They're beautiful but deadly. Here is a collection of terrifying accessories that have killed their owners, or driven them mad — at least according to legend. From the Hope Diamond, to a stone that was almost worn to a recent Academy Awards, here's our list of the most cursed pieces of real-life jewelry.
This is easily the most memorable of all ostentatious jewelry, and just about everyone who owned a piece of this jewel either went bananas or was RIPPED APART BY WILD DOGS (so they say). Rumor has it the original stone was stolen from a Hindu idol and acquired by Jean-Baptiste Tavernier. (Funny story A LOT of these gems were allegedly stolen from far East religious idols which could either be just another sign of English imperialism or a lack of originality in cursed stone origin tales). Tavernier would later be eaten by dogs [EDIT NOTE: Tavernier was, in fact, NOT eaten by wild dogs that is a rumor I was tricked. I blame the diamond]. Here's a list of just a few of the folks who owned this diamond and what happened to them: Marie Antoinette and King Louis XVI (beheaded), Princess de Lamballe (beaten to death by a mob), Jacques Colet (suicide), Surbaya (stabbed to death by her royal lover who gifted her the stone) and Simon Montharides (died in a carriage crash with entire family).
And then there's the story of Mrs. Evalyn McLean, who purchased the Hope Diamond from Cartier in 1911. Claiming she could reverse any curse McLean threw lavish "finding the Hope" parties where she would hide the gemstone somewhere in her estate and invite guests to look for it. Sadly the gem would get its hold of the family. In the end McLean's son was killed in a car crash, her daughter died of an overdose, and her husband would leave her for another woman and eventually die in a sanitarium.
Gorgeous, but we wouldn't touch this stone without gloves on either. Also referred to as "The Eye Of Brahma Diamond" this stone was allegedly stolen from one of the eyes in a statue of the Hindu god Brahma in Pondicherry. Which would explain the curse, and the many suicides to follow the owners of this black diamond.
J.W. Paris (who is the one responsible for bringing the diamond to the US in 1932) jumped to his death from a skyscraper in New York. The next owners were two Russian princesses, Nadia Vyegin-Orlov and Leonila Galitsine-Bariatinsky, who both committed suicide (months apart) by jumping to their deaths from buildings in Rome. From there it was cut into three different pieces by a jeweler who proclaimed the division would break the curse. And maybe it did, because we haven't heard much from this stone until actress Felicity Huffman was supposed to don the necklace at the 2006 Academy Awards, but mysteriously decided against it. Smart move.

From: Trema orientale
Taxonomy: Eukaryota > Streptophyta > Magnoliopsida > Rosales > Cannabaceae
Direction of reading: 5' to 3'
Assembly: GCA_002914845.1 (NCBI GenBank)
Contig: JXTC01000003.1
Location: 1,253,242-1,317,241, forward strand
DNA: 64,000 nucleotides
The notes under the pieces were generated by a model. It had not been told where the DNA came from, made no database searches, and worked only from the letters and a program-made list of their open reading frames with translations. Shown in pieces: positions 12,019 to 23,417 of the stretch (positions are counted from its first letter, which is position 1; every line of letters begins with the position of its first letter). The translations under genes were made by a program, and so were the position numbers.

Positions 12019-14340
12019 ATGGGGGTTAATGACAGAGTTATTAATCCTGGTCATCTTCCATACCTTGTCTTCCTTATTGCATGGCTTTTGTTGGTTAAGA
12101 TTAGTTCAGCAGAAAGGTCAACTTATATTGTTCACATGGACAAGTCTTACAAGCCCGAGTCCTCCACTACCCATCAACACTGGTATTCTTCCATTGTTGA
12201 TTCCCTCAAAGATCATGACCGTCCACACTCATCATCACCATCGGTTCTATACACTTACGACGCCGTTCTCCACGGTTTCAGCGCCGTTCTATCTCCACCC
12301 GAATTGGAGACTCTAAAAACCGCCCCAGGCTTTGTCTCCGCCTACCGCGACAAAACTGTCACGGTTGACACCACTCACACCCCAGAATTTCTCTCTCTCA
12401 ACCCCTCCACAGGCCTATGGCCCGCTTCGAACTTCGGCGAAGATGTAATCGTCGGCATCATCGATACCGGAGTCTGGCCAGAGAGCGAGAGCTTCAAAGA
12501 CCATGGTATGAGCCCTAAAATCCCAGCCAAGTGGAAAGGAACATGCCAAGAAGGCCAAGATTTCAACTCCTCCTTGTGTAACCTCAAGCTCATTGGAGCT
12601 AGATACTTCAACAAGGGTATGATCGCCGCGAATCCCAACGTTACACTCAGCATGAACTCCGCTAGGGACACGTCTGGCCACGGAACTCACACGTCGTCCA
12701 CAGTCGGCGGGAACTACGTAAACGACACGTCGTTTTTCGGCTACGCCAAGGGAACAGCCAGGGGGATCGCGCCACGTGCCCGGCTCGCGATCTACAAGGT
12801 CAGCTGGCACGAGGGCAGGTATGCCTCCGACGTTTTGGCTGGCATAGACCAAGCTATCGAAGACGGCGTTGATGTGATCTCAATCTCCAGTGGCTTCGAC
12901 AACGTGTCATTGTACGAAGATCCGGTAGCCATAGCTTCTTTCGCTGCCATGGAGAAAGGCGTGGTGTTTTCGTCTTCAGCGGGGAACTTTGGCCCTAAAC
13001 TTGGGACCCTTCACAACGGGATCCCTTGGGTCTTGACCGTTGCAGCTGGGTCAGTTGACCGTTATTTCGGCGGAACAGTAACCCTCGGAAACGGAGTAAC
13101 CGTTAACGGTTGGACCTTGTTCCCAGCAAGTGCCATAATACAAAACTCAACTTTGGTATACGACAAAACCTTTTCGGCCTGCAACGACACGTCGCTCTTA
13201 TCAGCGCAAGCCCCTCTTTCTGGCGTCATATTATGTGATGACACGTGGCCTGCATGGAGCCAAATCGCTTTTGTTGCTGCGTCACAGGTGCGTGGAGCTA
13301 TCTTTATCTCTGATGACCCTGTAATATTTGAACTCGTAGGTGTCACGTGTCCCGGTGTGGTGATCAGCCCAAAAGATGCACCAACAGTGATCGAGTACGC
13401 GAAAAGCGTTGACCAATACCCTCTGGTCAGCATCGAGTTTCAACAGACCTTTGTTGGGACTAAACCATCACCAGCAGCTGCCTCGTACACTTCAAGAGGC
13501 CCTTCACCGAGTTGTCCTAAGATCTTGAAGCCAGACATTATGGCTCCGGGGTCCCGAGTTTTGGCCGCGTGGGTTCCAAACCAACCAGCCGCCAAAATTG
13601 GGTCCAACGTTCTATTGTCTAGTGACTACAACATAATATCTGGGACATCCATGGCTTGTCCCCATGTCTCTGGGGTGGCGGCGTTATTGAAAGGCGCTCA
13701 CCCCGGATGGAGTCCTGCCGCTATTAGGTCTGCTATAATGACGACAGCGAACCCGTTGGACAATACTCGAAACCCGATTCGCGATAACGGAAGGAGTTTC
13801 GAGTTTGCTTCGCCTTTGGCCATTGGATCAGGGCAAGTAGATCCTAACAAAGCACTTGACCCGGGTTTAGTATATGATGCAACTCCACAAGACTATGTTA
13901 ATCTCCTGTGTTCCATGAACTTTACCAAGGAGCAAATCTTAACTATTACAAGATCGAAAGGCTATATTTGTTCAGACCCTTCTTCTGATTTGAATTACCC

Image from London Museum of Natural History.
This 186 1⁄16 carats, diamond can be seen in the Tower of London on display as a massive part of the Crown Jewels. The diamond was taken from India in 1850 and given to the British Royal Family. Today, it's currently set into the Crown of Queen Elizabeth (which is the crown that is on display). Thankfully for these royal women the curse only affects the men who wear it. Every man who has worn the stone has lost his throne. Which may be why it's never been worn by a male since Alexandra placed it on her head.
Pictured is Queen Alexandra with the Stone in the middle of the crown. Via The Odd Emporium.
Potentially the ring that inspired J.R.R. Tolkien to invent the One Ring of Middle Earth. Possibly, maybe. The ancient Roman ring bears the inscription (in Latin) "Senicianus live well in God." That inscription ties it to a Roman tablet inscribed with a curse on the man who stole it. So don't steal it. Read more about the ring here in our past posts.
Image from the National Trust.
This jewel was discovered just 30 years ago by Peter Tandy, curator at the Natural History Museum in London. Found inside the museum's "mineral cabinets" the gem was supposedly sealed up in several boxes, surrounded by protective charms and came with a warning:
“Whoever shall then open it, shall first read out this warning, and then do as he pleases with the jewel. My advice to him or her is to cast it into the sea.”
Many suspect the gemstone (which is not technically a sapphire) was part of the looted treasure stolen from Temple of Indra in Cawnpore during the bloody Indian Mutiny of 1857. The cursed quartz was brought into England by Bengal Cavalryman Colonel W. Ferris, who eventually went bankrupt, as did his son (after he inherited the stone).
It was then purchased by writer Edward Heron-Allen, who later claimed it brought him nothing but bad luck. So he gave it away to friends, who promptly returned it after experiencing mountains of misfortune including a singer who lost her singing voice (FOREVER!!) after possessing the stone. Gem Select even claims that Heron-Allen threw the Delhi Purple Sapphire into Regent's Canal, only to have it returned a few months later (after a dealer bought it from a local dredger). The jewel was eventually sealed up and sent away to the family banker with the instructions that it should stay forever locked away until Heron-Allen's death. Only after three years after his death would his banker be allowed to donate it. And under no circumstances was Heron-Allen's daughter ever allowed to touch or possess the stone.
The Lydian Hoard is a collection of elaborate jewelry, plates, pots and other golden pieces. But the brooch and necklace from the Hoard have caused its owners nothing but trouble. A part of King Croesus' treasure, the loot dates back to 547 B.C. But in 1965 (when it was discovered in an dig in the village of Güre) is when the real trouble begins. The treasure was found in the tomb of an unknown princess, and promptly looted by just about everyone. Over 150 relics were ransacked. Almost all the looters met with sickness, bad luck and death.